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Mardi Gras Madness!





We had a lot of fun at the Mardi Gras celebration, lot's of people showed up, lots of fun was had. The air was redolent of spiced crawfish, smoky sausage, and fresh piping hot beignets.


I was not expecting such a big crowd, and it was all we could do to keep the food flowing for a little while.





Anna's King Cake


Laura poured some of the best Hurricanes I have seen in years, and Anna's king cake was sampled many times before ever making it out to the dining room.


The king cake and Beignet dough were rising all day in the kitchen, and the whole crew wore beads. we had a lot of fun, it seems like everyone did.






(Toggle through the Beignet slideshow above by clicking on the < and > arrows).


Growing up in the South, and spending quite a bit of time in New Orleans and the Gulf coast, I have a lot of happy memories of this time of year. We have all been under a lot of pressure the last couple of years and haven't had a big party in a while.


I was so glad we could do this, and I want to thank you all for being there. Not a lot to say in this blog, but lots of pictures, I will share my recipe for crawfish below though...





The Crawfish for me were the highlight. Being from the south and living in New Orleans, I have a particular fondness for these spicy, aromatic little crustaceans.



Angry Crawfish

There are more than 30 different species of crawfish in Louisiana, but really only two are farmed large scale: red swamp crayfish and white river crayfish. While genetically distinct, they are very similar and appearance and for culinary purposes are the same, most of us would never know the difference and they are commonly mixed together when purchased.


Crawfish are usually shipped in burlap sacks that allow air to flow but also kept the little creatures moist. These sacks are usually about 30 pounds so whenever we do live crawfish at Vi, we end up with a LOT of crawfish. It is important to keep the crawfish alive until cooking, like crabs and lobsters, they contain an enzyme that will quickly break down the meat after death. If you have ever had a lobster tail that smelled fine but the texture was too soft, this is probably what happened.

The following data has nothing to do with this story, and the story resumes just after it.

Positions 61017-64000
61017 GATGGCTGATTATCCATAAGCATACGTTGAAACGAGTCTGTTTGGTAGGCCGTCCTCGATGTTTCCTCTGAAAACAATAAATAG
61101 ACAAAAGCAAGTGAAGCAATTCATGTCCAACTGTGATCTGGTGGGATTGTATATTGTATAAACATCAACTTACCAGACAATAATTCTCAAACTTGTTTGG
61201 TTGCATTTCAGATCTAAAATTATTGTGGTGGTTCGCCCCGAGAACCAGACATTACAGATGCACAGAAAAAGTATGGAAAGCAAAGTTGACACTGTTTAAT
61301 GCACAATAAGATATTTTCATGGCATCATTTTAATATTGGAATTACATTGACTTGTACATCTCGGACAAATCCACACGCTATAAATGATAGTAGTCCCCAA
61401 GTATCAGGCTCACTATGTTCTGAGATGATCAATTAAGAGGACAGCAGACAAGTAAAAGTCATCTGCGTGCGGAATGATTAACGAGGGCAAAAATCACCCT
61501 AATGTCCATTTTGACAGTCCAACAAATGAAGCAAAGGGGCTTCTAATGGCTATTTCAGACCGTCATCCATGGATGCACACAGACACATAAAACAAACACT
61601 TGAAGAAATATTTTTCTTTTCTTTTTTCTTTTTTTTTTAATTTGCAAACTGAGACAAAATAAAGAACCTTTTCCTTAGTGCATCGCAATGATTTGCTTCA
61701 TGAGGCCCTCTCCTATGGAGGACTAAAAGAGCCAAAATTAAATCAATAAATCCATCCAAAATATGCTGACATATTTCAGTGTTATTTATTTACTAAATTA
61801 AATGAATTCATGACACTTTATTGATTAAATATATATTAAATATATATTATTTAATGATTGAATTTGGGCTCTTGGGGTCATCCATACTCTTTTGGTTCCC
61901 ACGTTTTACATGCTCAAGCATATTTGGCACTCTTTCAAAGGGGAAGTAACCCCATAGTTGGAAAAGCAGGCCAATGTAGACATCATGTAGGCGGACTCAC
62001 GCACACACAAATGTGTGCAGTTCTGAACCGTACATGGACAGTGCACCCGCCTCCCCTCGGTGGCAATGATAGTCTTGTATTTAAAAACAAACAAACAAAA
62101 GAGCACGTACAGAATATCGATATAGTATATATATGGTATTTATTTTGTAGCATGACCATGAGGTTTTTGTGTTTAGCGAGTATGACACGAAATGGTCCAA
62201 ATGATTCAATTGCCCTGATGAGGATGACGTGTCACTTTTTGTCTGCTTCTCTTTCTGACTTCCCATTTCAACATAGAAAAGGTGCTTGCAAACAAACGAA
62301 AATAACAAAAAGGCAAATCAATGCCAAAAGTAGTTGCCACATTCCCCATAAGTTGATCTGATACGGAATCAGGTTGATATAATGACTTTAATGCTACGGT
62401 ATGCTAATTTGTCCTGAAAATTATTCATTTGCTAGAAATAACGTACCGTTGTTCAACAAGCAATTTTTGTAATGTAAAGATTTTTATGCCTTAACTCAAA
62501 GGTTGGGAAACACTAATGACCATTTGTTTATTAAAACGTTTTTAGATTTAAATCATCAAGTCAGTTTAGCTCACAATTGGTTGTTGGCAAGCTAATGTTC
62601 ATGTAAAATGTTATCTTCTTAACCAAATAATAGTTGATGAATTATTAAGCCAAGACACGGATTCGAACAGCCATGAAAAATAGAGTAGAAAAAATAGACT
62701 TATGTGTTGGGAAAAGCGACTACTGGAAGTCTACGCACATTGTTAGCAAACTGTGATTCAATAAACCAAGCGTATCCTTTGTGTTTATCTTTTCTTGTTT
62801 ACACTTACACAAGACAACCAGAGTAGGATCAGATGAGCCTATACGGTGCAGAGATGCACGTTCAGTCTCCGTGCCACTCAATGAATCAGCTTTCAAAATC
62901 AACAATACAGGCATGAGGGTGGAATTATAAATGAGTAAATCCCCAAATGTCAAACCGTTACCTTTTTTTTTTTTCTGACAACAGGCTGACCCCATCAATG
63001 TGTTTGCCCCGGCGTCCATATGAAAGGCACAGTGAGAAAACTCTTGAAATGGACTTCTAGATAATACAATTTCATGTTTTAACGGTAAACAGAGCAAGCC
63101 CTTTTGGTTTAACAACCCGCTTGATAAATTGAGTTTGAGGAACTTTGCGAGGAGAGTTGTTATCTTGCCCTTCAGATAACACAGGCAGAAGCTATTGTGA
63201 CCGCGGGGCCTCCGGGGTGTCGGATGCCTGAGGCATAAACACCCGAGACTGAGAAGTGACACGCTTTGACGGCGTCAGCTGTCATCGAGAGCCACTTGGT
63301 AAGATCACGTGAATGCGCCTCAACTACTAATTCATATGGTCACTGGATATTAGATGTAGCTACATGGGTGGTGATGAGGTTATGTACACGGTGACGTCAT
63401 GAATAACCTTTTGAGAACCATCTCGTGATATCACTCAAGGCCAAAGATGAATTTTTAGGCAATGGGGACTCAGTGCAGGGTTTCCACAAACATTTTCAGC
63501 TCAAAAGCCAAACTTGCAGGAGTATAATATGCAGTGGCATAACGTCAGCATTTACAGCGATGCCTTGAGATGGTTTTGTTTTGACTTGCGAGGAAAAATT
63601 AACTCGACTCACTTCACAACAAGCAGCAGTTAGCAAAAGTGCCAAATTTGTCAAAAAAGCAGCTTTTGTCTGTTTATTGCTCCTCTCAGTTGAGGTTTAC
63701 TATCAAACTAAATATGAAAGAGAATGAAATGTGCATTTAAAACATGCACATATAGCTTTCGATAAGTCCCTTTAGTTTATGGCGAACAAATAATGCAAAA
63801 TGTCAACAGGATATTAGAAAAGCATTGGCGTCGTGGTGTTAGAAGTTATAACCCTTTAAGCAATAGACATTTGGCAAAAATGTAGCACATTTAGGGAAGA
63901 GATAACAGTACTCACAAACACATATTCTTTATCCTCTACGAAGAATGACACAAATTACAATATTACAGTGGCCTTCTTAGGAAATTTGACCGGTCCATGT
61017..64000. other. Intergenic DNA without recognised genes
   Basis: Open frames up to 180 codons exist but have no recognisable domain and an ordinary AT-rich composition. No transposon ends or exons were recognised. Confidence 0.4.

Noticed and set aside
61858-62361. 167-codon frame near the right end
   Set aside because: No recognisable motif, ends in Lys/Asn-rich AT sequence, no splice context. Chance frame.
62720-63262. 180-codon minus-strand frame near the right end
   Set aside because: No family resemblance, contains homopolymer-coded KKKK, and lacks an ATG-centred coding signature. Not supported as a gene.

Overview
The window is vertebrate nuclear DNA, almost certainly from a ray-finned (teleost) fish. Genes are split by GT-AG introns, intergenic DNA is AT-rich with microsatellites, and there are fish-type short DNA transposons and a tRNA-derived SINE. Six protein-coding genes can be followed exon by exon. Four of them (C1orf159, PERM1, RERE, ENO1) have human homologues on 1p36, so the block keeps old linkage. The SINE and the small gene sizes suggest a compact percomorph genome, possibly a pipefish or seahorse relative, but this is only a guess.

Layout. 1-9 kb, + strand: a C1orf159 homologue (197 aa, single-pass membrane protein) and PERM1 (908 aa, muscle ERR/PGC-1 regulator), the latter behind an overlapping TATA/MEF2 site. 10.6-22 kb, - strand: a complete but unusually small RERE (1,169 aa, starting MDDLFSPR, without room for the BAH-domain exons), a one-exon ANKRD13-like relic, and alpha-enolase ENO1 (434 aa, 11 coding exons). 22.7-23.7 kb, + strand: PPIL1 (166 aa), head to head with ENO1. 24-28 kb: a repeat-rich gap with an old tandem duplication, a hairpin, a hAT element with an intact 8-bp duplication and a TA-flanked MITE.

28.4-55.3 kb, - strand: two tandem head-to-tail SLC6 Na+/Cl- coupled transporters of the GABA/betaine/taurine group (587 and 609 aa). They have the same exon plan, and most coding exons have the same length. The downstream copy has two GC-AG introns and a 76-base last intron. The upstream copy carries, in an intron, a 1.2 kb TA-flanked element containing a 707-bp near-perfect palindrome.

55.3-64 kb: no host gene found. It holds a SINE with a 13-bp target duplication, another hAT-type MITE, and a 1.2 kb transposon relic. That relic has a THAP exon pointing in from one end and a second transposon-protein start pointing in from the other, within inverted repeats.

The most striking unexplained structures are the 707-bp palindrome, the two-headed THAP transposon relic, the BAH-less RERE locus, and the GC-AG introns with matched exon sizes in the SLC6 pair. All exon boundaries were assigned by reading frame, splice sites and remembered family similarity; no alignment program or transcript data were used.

Before they are cooked, however they are purged. The live crawfish are sprinkled with salt, which causes them to empty their digestive tracts. They are then thoroughly washed and inspected for any dead or sick ones. The downside to this method is that once they are salted and rinsed, they are very much awake and very angry, making it much trickier to pick through thirty pounds of annoyed claws.


How to cook a sack of crawfish:

Step 2: Sauté the Andouille sausage, onions and garlic together in oil.

1. Start with:

1 Cup oil

10 pounds Andouille sausage

5-6 pounds onions, sliced

2-3 pounds garlic cloves, whole

2 cups Old Bay seasoning

1 cup blackening seasoning

[or more if you like]

1 cup Worcestershire

5 gallons water





2. Open one of the beers. Taste it. Good, isn't it?

In a very hot pan, sauté the sausage, onions and garlic together. When the sausage starts to brown and the onions are aromatic, add the spices and cook for five more minutes. Add the Worcestershire and the water. Oh man, your beer is empty. Open another one. Bring the water to a boil, and add:

5 pounds redskin potatoes, sliced in half

10 pounds corn on the cob

12 each lemons, cut in half

30 pounds live, cleaned, very angry crawfish


3. Stir the corn, lemons, and crawfish together making sure that the crawfish are all submerged in the hot water and are killed instantly. Cover the pot, and simmer for another twenty to thirty minutes. After your third Turbodog, open the pot and check. Smells good doesn't it? As the crawfish cook, the fat rises to the top and the spices infiltrate the corn and potatoes. Heaven. Keep warm until ready to serve.



4. Go put on some clothes that you don't mind getting dirty. Get some colorful beads. Call some friends. Dump the whole pot of crawfish onto a table. Get a plate. Get another beer, man these really are good aren't they? Pick up a crawfish by the tail in one hand and grasp the head with the other. Gently twist the head off the crawfish, it is full of yumminess. Go ahead, suck the juice out of the head and discard. Peel the shell off the tail and eat that. Repeat.








It was so great that Yo and the cabinet team joined us, I want to Thank Bob, Anna, and the whole Dining team, as well, for a great time.










We will do this again, don't forget to come to the Culinary Corner Monday at 10 am to hear about the menu and have coffee with your neighbors. Just a note-the Sip and Savor Event has been moved to the 15th of March. Don't miss it!















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